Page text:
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Locations of Volcanoes
Image of a diagram showing a 'hotspot' volcano (e.g., Hawaii).  This image links to a more detailed image.We currently think that hot spots are caused by plumes that rise from the lower mantle. Remember that not all of the Earth's internal heat is transported by mantle convection, but that part is transported by plumes of very hot rock. Experimental and computer models suggest that when a plume reaches the lithosphere, the plume flattens out against the bottom of the lithosphere, heats it, and causes it to bulge and fracture. Decompression melting converts some of the plume material to lava that rises through cracks to the surface to form a huge flood basalt volcano. Later, as the plate continues to move over the hot spot, the "head" of the plume is sheared off, leaving the narrower hot "tail." Lava rising up the tail and through the plate over a long period of time leaves a trail of shield volcanoes leading away from the huge flood basalt deposit. Since the lavas come from the mantle, the plumes are basaltic in composition and low in dissolved gases. Plumes come in all different sizes and can occur anywhere.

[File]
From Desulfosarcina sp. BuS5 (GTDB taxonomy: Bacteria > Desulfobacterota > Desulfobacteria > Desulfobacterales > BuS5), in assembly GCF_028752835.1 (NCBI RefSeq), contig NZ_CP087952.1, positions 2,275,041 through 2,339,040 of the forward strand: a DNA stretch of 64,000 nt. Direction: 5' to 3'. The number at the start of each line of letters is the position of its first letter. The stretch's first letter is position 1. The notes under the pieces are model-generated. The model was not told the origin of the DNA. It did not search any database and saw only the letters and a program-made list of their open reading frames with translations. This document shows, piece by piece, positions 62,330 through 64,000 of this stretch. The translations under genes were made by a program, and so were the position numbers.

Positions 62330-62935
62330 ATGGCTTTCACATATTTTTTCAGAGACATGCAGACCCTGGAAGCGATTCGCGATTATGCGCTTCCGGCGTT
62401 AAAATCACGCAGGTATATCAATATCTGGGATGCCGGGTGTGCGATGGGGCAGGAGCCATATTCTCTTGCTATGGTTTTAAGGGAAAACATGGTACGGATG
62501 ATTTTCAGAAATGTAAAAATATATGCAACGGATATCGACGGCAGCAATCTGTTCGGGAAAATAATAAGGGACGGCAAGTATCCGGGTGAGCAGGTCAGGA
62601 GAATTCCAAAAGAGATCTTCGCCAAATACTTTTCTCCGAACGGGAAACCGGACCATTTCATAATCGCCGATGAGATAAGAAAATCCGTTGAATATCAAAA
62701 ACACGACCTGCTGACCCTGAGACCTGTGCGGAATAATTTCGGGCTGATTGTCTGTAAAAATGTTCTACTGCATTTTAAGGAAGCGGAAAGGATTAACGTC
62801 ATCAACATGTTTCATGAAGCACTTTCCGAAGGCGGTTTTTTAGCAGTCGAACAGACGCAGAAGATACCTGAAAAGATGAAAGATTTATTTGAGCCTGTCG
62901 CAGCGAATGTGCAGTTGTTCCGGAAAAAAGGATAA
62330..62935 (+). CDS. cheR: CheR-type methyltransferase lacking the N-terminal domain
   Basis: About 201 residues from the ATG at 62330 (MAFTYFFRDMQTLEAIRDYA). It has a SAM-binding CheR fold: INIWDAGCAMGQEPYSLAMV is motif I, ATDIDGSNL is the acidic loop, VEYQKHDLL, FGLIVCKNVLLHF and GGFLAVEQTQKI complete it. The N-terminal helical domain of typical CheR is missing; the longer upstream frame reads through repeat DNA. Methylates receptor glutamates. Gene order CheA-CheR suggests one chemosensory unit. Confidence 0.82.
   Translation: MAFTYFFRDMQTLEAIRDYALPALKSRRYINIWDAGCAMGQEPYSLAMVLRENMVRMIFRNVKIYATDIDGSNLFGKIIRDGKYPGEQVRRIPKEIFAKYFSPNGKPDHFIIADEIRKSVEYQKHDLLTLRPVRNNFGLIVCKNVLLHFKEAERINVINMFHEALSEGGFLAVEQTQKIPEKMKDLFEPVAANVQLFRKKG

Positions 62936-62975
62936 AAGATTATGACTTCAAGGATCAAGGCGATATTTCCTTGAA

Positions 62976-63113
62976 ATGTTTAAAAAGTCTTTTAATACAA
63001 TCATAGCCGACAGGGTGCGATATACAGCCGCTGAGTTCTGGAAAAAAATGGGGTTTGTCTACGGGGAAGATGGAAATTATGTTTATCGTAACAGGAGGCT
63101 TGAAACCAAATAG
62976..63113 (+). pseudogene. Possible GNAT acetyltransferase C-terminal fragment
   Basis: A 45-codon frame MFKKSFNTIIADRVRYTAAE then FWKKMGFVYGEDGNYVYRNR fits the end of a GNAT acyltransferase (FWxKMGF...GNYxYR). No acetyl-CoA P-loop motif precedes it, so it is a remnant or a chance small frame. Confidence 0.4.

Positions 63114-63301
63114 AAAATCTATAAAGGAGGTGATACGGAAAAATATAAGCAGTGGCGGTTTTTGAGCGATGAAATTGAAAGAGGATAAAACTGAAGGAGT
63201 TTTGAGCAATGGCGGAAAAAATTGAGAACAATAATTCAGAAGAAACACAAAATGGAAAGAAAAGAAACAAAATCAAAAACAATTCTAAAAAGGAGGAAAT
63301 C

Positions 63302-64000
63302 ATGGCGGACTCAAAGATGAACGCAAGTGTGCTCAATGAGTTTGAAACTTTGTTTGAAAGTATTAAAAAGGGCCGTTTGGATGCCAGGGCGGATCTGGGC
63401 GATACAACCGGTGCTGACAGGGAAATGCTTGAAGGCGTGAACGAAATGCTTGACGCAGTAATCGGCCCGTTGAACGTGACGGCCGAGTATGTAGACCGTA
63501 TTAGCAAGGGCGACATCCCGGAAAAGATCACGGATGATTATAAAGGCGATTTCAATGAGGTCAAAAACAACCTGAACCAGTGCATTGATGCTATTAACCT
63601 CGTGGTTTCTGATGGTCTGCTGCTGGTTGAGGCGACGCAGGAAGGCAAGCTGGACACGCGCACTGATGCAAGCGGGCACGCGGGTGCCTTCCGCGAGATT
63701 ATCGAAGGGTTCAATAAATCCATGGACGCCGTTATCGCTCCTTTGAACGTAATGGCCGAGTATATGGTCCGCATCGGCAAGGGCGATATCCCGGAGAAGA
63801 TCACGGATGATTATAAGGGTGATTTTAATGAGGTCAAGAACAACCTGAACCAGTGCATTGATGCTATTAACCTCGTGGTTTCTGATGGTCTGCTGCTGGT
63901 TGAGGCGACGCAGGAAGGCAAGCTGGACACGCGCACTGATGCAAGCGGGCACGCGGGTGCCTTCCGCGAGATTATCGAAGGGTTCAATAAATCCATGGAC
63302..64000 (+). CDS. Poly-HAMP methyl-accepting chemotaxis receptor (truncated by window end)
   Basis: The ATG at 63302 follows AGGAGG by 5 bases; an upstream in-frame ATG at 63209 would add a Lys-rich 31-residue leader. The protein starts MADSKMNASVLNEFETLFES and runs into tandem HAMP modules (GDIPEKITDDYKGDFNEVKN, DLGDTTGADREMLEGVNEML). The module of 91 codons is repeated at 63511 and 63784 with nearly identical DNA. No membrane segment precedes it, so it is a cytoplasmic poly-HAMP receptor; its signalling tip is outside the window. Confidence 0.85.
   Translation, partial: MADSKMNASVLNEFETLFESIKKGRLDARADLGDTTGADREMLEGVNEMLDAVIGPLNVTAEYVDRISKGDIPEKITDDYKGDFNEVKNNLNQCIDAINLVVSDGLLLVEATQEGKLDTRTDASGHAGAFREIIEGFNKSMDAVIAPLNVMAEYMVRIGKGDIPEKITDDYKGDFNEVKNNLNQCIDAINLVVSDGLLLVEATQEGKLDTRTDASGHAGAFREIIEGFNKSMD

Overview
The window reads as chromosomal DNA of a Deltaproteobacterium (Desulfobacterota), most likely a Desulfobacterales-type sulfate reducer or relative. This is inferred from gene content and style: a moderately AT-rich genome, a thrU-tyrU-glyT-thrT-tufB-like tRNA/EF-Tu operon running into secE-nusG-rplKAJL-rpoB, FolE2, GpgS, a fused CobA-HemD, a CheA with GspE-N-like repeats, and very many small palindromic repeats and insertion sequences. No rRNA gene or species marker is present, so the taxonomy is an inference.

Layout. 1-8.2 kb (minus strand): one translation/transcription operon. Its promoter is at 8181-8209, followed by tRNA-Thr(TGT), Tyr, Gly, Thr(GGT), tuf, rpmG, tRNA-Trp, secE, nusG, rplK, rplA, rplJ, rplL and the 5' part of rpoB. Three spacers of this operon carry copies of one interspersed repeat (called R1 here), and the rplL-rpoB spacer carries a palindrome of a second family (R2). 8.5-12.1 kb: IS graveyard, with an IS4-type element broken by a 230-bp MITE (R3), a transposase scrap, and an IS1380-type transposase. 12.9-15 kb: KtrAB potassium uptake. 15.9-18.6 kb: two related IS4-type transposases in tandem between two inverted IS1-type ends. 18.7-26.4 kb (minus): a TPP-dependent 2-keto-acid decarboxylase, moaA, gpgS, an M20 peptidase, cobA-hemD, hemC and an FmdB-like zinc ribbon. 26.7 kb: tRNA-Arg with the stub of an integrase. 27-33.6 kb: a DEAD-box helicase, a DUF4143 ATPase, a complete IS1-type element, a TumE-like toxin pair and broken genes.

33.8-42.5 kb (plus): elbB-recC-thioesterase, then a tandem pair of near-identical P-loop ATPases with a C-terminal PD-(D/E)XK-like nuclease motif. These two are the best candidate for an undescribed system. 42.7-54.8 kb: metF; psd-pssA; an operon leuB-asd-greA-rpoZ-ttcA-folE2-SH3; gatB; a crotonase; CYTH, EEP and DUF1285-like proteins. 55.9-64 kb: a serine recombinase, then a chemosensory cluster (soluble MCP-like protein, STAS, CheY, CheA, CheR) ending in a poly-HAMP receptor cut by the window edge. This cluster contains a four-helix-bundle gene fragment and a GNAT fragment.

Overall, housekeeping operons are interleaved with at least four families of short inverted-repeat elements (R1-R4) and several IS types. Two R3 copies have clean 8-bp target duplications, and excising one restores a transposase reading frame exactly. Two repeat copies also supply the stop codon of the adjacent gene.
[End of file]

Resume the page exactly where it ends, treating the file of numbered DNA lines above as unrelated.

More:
All of this should sound familiar. Virtually all of these model predictions match features seen in hotspot volcanism, which is why the plume model is the leading hypothesis for hotspot volcanoes.

Image of a paricutin that links to a more detailed image.An interesting consequence of hotspot volcanism is that a hotspot volcano can occur anywhere, even in your own backyard! In fact, a volcano did occur recently in one farmer's backyard. In 1943 Dionisio Pulido found a crack spewing out red hot rocks and lava in his cornfield. Within a year the crack grew into a volcano--Paricutin--that covered his field, his farm, his local village, and everything else within five miles. Paricutin is still active in southwestern Mexico. Of course, a glance at the map will show that Paricutin is in a zone of many active volcanoes caused by plate subduction under Mexico; therefore, its location was not exactly a complete surprise. On the other hand, it is estimated that hotspot volcanism will affect every part of the Earth's surface on an average of every 500 million to 800 million years. So even if you live in Lafayette, Indiana, you might wake up some morning to find a brand new hotspot volcano in your own backyard! Photo: Courtesy of NGDC/NOAA.

(Now all you have to do is figure out the probability of that actually happening in your lifetime!)

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